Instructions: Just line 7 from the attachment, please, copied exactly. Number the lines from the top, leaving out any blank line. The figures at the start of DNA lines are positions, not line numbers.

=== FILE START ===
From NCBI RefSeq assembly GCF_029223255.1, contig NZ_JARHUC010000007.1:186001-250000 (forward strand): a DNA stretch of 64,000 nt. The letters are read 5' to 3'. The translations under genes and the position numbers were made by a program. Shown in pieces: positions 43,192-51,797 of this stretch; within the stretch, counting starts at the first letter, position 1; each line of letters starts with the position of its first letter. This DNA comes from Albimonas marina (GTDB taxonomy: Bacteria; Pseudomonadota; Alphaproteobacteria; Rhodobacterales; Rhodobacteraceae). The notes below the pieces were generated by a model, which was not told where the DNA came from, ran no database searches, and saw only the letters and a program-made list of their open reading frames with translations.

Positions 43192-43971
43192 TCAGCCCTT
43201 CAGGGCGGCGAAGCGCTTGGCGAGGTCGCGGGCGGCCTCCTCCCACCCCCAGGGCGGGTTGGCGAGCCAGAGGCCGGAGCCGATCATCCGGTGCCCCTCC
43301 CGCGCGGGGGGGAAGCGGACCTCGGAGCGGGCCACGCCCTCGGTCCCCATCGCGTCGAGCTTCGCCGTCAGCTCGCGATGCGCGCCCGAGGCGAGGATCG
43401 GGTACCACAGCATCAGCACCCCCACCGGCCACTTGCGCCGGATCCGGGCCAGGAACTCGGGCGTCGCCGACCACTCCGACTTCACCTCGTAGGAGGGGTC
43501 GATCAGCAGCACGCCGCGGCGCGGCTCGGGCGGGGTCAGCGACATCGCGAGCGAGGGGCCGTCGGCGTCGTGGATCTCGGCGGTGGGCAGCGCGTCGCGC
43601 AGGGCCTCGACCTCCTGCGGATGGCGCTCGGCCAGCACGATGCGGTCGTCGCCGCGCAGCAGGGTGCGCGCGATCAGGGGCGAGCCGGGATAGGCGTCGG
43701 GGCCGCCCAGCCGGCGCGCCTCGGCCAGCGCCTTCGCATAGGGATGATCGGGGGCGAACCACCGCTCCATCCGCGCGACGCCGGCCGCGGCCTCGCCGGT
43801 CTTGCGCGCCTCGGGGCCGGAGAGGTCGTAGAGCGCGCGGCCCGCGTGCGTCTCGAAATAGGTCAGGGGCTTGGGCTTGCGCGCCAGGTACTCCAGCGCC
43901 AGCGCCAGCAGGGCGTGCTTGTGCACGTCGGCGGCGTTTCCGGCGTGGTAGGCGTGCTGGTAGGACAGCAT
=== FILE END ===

43501 GATCAGCAGCACGCCGCGGCGCGGCTCGGGCGGGGTCAGCGACATCGCGAGCGAGGGGCCGTCGGCGTCGTGGATCTCGGCGGTGGGCAGCGCGTCGCGC